Female “Prostatitis”: How Is That Possible?

Andrew Siegel MD  12/22/2018

The prostate gland is that mysterious male reproductive organ that can be a source of curiosity, anxiety, fear and potential trouble.  Although women do not have a prostate gland, they have a female equivalent, known as the Skene’s glands.  Like the prostate, these glands can be a source of maladies resulting from their infection/inflammation, the female version of prostatitis.

Image below: note Swedish “slida” is vagina (literally “sheath”); note Skenes and Bartholins gland  openings, “urinrorsmynning” = urethra; “klitoris” = clitoris


Attribution of image above: By Nicholasolan (Skenes gland.jpg) [GFDL (http://www.gnu.org/copyleft/fdl.html), CC-BY-SA-3.0 (http://creativecommons.org/licenses/by-sa/3.0/) or CC BY-SA 2.5 (https://creativecommons.org/licenses/by-sa/2.5)%5D, via Wikimedia Commons

The Skene’s glands, a.k.a. the para-urethral glands, are present in all females and are the female equivalent of the male prostate gland. They were first described in 1880 by Dr. Alex Skene, a Brooklyn gynecologist.  These paired glands are located within the top wall of the vagina near the urethra and drain into the urethra and to tiny openings near the urethral opening (see image above).  Like the prostate, these glands envelop the urethra and contain prostate-specific antigen (PSA), an enzyme that can indicate prostate health in males. Although their precise function is unknown, they are thought to provide genital lubrication. At the time of sexual climax, they can release a small amount of fluid into the urethra, paralleling the male release of prostate fluid at the time of ejaculation.

Similar to the male prostate that is subject to inflammation and infections (prostatitis), the Skene’s glands can be similarly afflicted, a condition known as Skenitis.  Skenitis can give rise to the following symptoms:

  • A urinary infection that fails to be cured or reoccurs after appropriate treatment with a course of antibiotics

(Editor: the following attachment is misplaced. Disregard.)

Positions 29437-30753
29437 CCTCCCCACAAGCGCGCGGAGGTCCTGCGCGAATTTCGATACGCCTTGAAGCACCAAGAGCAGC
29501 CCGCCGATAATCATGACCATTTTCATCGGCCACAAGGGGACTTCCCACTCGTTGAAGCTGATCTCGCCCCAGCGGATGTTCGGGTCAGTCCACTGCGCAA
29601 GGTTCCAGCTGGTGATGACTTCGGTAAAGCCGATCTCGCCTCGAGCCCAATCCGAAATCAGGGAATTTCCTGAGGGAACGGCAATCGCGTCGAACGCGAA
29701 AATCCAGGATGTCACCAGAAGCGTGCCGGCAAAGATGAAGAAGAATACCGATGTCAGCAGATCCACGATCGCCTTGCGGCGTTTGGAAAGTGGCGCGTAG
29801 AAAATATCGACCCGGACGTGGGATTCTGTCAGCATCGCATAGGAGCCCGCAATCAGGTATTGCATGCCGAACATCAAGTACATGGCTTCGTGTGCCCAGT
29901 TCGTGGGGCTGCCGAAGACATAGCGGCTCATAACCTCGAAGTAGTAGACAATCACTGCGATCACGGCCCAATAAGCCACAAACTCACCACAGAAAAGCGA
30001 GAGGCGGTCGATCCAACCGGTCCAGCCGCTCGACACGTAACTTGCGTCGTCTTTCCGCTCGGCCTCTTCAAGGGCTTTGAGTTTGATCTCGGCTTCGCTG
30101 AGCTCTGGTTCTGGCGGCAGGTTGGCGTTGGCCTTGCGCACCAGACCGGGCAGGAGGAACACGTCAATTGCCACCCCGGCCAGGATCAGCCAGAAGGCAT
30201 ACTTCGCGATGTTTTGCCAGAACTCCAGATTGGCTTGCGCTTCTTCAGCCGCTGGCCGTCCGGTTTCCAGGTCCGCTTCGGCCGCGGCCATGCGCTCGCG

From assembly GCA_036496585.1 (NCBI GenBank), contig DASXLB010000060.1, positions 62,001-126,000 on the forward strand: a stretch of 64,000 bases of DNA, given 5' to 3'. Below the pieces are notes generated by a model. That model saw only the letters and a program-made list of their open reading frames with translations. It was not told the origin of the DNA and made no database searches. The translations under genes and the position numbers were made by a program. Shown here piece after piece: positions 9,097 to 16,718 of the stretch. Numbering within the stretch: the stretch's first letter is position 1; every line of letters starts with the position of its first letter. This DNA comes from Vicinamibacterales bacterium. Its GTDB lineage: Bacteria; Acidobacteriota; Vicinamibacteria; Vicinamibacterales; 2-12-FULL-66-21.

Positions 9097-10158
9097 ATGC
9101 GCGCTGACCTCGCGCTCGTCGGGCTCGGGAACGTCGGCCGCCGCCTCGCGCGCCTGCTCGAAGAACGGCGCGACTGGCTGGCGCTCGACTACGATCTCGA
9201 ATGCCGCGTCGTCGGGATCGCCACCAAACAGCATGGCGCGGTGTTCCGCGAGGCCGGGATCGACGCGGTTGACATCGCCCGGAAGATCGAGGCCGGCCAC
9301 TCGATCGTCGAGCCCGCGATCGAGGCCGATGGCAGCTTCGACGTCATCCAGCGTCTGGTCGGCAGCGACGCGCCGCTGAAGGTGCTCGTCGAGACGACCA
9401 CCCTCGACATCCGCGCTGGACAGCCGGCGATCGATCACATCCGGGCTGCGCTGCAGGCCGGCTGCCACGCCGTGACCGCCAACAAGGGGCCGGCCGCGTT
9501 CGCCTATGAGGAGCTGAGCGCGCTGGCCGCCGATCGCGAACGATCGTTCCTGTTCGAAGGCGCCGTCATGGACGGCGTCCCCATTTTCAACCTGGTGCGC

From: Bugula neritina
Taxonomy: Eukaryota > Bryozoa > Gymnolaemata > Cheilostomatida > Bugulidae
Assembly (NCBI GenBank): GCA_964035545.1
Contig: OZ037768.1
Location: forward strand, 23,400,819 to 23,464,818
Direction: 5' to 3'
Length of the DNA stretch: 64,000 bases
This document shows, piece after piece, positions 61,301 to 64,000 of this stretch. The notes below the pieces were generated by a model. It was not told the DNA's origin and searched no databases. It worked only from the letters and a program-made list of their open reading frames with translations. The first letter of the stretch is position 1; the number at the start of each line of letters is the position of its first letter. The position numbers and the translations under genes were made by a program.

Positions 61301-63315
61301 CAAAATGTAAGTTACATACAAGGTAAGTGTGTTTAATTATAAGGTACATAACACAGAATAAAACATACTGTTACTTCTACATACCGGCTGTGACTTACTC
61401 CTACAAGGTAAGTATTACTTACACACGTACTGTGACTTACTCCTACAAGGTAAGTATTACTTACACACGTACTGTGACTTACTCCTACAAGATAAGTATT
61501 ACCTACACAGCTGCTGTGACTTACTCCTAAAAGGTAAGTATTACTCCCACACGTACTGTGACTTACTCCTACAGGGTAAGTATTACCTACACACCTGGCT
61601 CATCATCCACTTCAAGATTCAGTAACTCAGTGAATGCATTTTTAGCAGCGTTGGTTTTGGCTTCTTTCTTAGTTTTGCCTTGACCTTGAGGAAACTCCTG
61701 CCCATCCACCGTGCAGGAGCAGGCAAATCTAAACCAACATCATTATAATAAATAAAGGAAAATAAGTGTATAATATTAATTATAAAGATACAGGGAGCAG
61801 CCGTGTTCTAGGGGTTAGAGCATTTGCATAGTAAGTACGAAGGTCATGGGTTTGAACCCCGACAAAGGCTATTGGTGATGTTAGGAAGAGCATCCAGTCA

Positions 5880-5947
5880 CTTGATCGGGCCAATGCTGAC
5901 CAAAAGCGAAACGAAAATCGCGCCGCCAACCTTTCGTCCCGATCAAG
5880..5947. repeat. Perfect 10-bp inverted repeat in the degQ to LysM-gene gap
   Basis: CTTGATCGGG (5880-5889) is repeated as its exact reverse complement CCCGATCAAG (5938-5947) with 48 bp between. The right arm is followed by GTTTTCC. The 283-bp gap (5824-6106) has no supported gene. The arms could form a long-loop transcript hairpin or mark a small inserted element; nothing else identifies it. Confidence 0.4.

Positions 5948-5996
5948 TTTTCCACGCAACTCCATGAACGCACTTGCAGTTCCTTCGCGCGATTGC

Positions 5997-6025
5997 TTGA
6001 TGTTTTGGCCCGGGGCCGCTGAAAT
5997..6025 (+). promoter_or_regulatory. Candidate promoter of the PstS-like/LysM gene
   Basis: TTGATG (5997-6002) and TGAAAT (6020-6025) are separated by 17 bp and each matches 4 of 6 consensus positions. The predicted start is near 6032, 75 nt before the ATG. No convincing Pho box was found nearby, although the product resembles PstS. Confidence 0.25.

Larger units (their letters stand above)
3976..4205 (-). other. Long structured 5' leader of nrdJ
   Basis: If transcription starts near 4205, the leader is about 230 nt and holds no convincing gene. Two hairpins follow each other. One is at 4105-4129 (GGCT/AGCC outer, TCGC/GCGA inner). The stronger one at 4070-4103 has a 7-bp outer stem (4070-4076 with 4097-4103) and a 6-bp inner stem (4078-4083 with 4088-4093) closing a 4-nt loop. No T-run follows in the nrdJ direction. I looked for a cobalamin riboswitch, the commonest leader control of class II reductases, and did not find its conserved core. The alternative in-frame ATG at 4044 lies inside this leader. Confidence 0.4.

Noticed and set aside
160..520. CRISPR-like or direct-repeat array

• Pain at the urethral opening or at the top wall of the vagina
  • Pronounced tenderness with contact, e.g., touch, tampon insertion, sexual intercourse, tight clothing

Pelvic examination in a patient suffering with Skenitis usually shows the following:

  • Tenderness at the urethral opening or just within the vagina
  • A discharge of pus from the Skene’s glands ducts (tiny openings visible at 10 o’clock and 2 o’clock relative to the urethral opening) that can be expressed by compressing the urethra
  • A red and inflamed mass around the urethra (para-urethral mass)

Treatment of Skenitis usually involves a prolonged use of a potent antibiotic in conjunction with supportive measures, including warm, moist compresses and sitz baths. A 4-week course of antibiotics is often required (similar to the prolonged course necessary for treating prostatitis). At times a Skene’s abscess needs to be aspirated with a needle and syringe, or alternatively drained.  If the Skenitis does not respond satisfactorily to antibiotics and supportive measures, a surgical procedure may be required to remove the diseased portion of the urethra with the infected Skene’s gland.

Wishing you the best of health,

2014-04-23 20:16:29

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Dr. Andrew Siegel is a physician and urological surgeon who is board-certified in urology as well as in female pelvic medicine and reconstructive surgery.  He is an Assistant Clinical Professor of Surgery at the Rutgers-New Jersey Medical School and is a Castle Connolly Top Doctor New York Metro Area, Inside Jersey Top Doctor and Inside Jersey Top Doctor for Women’s Health. His mission is to “bridge the gap” between the public and the medical community.

Dr. Siegel has authored the following books that are available on Amazon, iBooks, Nook and Kobo:

MALE PELVIC FITNESS: Optimizing Sexual & Urinary Health

THE KEGEL FIX: Recharging Female Pelvic, Sexual and Urinary Health 

PROMISCUOUS EATING: Understanding and Ending Our Self-Destructive Relationship with Food


These books are written for educated and discerning men and women who care about health, well-being, fitness and nutrition and enjoy feeling confident and strong.

Dr. Siegel is co-creator of the male pelvic floor exercise instructional DVD (female version is in the works): PelvicRx

New video on female pelvic floor exercises:  Learn about your pelvic floor

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One Response to “Female “Prostatitis”: How Is That Possible?”

  1. It Burns When I Pee: What’s That About? | Our Greatest Wealth Is Health Says:

    […] urination in males and the parallel process in females, para-urethral gland infection (a.k.a. Skenitis, an infection of the Skene’s gland—the female homologue of the prostate) can also give rise to […]

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